Ballet of the world class variety can be seen for only $10. San Francisco Ballet sells standing room tickets (with excellent views from the back of the orchestra) for their shows at the War Memorial Opera House in Civic Center during the afternoon of each performance as well as two hours before showtime.
Plays are performed at the Geary (by the American Conservatory Theater), Curran, and the Marines Memorial theatres near Union Square, and at the small New Conservatory Theater near the Civic Center.
Musicals from Broadway and Los Angeles are shown at the traditional Golden Gate and Orpheum theaters on Market, near the Civic Center. For outrageous fun, princes and paupers go to Beach Blanket Babylon in North Beach. Teenagers are welcome at the Sunday matinees. It considers itself the longest running musical revue in theater history.
Events

There is an incredible array of events going on in San Francisco — virtually every day there will be something of interest to anyone going on, and San Francisco's mild climate ensures that practically every weekend will bring another major festival or some sort of large event. Listed here are just some of the really big events going on:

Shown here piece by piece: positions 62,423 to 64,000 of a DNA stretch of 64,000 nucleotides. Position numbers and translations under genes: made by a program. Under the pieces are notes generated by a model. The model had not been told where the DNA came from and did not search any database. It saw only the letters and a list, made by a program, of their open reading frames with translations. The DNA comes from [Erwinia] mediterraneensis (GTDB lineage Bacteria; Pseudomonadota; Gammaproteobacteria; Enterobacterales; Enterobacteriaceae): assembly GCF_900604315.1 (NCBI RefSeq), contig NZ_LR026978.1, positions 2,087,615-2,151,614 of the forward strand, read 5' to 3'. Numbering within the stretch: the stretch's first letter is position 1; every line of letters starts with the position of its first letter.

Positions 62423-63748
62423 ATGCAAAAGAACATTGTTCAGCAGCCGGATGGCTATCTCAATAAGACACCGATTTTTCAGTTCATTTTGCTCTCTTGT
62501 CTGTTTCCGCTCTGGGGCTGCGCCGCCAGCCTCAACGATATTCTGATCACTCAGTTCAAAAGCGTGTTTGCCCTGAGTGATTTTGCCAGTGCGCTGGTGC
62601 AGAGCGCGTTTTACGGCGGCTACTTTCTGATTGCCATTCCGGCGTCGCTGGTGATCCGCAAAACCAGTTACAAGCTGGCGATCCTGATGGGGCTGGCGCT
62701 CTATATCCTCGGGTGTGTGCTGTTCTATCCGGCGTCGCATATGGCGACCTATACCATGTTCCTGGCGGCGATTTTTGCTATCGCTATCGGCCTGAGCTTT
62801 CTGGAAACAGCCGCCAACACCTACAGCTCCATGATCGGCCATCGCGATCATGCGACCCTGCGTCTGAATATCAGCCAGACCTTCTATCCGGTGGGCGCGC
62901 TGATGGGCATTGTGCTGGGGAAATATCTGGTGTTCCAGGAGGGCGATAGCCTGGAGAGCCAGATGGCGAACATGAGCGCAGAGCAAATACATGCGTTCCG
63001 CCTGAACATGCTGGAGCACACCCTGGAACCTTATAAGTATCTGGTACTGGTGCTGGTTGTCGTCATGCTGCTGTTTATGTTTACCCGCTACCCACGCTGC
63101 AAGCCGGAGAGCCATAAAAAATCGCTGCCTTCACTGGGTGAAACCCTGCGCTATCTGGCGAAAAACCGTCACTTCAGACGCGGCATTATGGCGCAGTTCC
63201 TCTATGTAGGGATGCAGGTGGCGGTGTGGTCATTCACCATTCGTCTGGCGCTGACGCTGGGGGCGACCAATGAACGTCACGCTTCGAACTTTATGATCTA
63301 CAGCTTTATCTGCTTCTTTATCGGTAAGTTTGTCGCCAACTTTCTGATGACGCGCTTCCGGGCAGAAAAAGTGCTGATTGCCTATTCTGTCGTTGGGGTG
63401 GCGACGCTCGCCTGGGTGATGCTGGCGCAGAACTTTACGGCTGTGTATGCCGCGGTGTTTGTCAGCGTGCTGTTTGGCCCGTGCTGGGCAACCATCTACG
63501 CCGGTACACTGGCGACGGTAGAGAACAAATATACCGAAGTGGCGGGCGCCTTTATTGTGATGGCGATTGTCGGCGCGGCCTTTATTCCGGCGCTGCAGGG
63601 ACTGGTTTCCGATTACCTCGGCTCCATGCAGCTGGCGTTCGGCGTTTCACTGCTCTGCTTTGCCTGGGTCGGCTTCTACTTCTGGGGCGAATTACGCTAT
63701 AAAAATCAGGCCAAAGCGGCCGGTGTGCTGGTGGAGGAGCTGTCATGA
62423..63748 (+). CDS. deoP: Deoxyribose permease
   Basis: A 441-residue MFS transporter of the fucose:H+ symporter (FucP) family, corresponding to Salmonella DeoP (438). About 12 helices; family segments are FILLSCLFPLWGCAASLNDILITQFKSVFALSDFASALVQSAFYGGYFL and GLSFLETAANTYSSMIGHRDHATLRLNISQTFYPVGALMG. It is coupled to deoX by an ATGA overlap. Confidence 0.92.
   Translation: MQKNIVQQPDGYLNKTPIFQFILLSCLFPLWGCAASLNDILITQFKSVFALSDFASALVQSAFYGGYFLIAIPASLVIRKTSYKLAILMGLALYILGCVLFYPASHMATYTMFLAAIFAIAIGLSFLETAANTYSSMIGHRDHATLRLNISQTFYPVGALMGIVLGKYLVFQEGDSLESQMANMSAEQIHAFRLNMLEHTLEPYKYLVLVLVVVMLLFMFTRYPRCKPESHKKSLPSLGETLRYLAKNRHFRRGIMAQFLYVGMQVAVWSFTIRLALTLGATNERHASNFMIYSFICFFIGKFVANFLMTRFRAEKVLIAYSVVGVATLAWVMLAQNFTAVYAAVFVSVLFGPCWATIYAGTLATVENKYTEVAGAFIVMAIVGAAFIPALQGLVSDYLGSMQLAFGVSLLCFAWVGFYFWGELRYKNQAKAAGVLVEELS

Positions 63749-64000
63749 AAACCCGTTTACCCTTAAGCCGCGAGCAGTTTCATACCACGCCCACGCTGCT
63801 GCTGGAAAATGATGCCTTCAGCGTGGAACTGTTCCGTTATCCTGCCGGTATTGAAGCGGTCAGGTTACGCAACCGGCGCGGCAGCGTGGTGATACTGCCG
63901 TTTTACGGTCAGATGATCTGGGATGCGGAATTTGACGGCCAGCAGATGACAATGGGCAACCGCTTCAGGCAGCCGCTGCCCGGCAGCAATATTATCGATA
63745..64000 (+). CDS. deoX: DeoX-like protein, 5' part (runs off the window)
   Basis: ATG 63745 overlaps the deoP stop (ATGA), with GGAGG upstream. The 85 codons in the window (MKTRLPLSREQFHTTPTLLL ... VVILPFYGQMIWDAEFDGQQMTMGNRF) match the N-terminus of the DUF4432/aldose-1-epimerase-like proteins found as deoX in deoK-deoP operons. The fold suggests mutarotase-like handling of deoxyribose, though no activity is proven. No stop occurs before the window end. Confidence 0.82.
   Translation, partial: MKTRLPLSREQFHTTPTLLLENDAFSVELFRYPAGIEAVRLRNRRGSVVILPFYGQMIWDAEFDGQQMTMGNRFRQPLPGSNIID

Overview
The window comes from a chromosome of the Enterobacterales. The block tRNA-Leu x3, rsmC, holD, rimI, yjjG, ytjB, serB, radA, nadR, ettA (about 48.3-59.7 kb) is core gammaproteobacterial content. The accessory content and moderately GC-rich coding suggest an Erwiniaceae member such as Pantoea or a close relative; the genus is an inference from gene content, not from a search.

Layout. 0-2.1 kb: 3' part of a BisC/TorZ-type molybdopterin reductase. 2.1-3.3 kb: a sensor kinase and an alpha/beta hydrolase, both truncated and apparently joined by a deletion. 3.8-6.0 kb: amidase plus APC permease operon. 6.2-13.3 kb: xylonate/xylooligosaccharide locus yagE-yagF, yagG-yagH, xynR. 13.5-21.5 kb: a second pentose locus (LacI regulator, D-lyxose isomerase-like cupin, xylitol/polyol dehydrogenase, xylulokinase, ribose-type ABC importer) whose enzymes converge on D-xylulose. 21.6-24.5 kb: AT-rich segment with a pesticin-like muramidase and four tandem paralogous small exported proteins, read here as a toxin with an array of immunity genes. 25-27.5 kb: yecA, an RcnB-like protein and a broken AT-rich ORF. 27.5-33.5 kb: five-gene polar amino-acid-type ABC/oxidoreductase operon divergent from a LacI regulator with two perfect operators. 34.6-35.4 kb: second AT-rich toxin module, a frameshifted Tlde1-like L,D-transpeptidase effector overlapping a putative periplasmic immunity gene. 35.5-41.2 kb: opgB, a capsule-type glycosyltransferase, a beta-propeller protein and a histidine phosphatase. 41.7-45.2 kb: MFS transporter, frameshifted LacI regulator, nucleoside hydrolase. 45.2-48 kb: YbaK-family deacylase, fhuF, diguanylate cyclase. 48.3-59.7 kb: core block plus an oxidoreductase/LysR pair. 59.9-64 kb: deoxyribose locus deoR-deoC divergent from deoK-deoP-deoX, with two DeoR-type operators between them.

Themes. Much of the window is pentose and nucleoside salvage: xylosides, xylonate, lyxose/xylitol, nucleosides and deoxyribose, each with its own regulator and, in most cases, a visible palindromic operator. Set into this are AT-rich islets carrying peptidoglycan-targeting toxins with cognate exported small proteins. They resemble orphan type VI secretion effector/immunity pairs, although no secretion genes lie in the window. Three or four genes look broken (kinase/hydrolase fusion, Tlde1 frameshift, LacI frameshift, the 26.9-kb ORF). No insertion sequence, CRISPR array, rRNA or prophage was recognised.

Cultural events
Tet FestivalCivic Center-Tenderloin area. Mid-January to mid-February. Celebrate New Year's Vietnamese style at this festival. It's a great opportunity to sample some of the delicious Vietnamese dishes that they have in the area.
Cherry Blossom FestivalWestern Addition. April. In Japantown, this kid-friendly event includes a parade, a street fair, and music.
San Francisco International Film FestivalBased at the Presidio in Golden Gate, but smaller events take place throughout the city. Two weeks in Apr/May. Organized by the San Francisco Film Society who are based in the Presidio, but the arthouse movies, documentaries, and short films are shown throughout the city.
Union Street Art FestivalGolden Gate. First weekend in June. This festival attracts many local artists who line the streets displaying their arts and crafts, along with live jazz and classical music performances and an organic farmer's market.
Haight Ashbury Street FairHaight. On the second Sunday of June, people pack the Upper Haight for this event featuring local bands, food stalls and plenty of shopping.
Fringe FestivalTaking place at various theaters in the Civic Center-Tenderloin area. Just after Labor Day. A 10 day festival about theatrical experimentation and having fun, even if you don't know what you're doing exactly.